One popular explanation for the dearth of women in science and engineering fields has been that women freely choose to leave these fields in order to spend more time with family. However, a new report shows that, at least for engineering, that isn't the whole story.
In Stemming The Tide: Why Women Leave Engineering, two University of Wisconsin-Milwaukee professors report on their survey of over 3,700 women with engineering degrees. They found that just one in four women who had left the field reported doing so to spend more time with family. One third left "because they did not like the workplace climate, their boss or the culture," while almost half departed due to "working conditions, too much travel, lack of advancement or low salary" (respondents were allowed to check more than one reason). The researchers also found that among women who got engineering degrees but never entered the field, a third made that decision "because of their perceptions of engineering as being inflexible or the engineering workplace culture as being non-supportive of women." And, unsurprisingly, "Women engineers who were treated in a condescending, patronizing manner, and were belittled and undermined by their supervisors and co-workers were most likely to want to leave their organizations." Writes study author Dr. Nadya Fouad, "Bottom line — it's not all about family for most of the women who left engineering."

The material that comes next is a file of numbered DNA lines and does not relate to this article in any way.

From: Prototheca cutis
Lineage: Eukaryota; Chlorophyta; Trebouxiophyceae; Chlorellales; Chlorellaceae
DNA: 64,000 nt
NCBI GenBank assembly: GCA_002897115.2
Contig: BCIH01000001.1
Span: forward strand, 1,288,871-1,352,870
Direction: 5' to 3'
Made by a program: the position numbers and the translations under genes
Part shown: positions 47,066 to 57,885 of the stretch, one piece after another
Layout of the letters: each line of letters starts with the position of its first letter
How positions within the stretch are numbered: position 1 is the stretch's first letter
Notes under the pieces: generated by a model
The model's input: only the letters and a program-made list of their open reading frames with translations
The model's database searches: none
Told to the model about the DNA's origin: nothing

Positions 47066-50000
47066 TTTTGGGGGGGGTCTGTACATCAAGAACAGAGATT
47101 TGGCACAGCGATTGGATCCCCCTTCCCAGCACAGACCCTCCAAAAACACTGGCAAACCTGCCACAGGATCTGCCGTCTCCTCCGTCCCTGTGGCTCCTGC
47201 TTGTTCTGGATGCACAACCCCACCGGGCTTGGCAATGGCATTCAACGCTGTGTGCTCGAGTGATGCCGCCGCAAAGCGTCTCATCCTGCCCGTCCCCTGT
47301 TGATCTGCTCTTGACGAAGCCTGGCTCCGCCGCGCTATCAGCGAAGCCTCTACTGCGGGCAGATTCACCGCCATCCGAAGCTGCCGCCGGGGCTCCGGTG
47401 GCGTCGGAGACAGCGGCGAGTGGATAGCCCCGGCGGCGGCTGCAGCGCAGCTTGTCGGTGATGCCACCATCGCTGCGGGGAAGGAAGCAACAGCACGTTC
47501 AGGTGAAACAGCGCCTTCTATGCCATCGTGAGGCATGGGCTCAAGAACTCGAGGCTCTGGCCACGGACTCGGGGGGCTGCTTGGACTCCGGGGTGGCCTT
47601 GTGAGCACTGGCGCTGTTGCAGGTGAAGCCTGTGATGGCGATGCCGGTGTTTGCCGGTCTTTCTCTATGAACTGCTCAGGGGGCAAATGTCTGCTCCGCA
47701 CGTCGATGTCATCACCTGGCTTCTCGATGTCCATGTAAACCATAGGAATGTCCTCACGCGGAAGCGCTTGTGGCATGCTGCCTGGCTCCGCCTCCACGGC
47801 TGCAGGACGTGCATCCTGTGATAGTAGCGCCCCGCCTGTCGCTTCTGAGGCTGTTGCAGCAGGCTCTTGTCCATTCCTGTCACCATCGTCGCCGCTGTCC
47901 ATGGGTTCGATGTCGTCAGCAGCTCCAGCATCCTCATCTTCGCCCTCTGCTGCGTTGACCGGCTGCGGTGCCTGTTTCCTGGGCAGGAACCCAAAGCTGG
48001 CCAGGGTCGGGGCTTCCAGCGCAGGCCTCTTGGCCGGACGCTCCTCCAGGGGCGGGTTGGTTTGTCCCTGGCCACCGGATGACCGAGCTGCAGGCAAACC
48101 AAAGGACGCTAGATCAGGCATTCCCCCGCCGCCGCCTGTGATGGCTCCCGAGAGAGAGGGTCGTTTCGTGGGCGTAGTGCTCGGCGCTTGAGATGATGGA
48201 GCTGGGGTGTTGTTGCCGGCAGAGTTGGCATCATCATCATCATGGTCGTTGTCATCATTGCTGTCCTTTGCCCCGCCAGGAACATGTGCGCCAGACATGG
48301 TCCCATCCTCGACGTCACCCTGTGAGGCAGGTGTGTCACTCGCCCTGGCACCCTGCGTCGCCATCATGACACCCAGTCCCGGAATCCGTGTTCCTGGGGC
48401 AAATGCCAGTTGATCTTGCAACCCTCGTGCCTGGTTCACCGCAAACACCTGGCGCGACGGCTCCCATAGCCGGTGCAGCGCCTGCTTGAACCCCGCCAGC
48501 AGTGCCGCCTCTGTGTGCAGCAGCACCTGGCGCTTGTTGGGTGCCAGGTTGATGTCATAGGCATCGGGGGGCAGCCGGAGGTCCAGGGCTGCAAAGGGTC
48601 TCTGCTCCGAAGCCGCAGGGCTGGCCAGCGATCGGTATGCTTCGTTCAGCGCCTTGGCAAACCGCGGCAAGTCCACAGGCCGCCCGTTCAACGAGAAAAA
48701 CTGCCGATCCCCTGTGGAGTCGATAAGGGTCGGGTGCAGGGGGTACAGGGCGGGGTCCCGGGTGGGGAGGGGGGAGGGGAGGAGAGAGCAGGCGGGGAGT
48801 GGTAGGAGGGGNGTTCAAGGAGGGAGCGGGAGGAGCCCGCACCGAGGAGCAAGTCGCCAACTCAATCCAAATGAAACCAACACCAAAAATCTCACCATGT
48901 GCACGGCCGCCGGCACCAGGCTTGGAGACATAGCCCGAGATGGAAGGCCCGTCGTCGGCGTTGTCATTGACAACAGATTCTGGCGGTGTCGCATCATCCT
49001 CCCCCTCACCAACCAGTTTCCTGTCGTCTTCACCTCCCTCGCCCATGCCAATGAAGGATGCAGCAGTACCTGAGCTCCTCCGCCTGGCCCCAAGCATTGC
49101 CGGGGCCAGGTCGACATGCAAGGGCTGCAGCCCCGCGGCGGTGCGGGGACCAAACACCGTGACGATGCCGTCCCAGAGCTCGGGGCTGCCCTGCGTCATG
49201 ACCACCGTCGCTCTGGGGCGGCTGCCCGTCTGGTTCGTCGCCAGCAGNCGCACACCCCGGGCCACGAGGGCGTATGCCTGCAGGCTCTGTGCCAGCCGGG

This finding is important for both practical and ideological reasons. Practically, the report could provide guidance for companies looking for ways to retain their female employees — writes Fouad, "We think a key implication of our study is that employers of engineers can take steps to keep women in engineering careers-like becoming more flexible about work schedules." But more broadly, it's also a corrective to the idea that the underrepresentation of women in engineering fields is entirely due to the choices they make about family time. This is a common argument made about any field with a dearth of women, and an excuse not to root out discrimination or make changes to workplace culture. But in the case of engineering — which, according to the report, women are more likely to leave than they are to quit jobs as doctors, lawyers, judges, teachers, or nurses — the argument is flawed.
Is It All About Family…? [Center For The Study Of The Workplace, University Of Wisconsin-Milwaukee]
UWM Study: Work Climate Discourages Women Engineers [UWM News]
Image via Granite/Shutterstock.com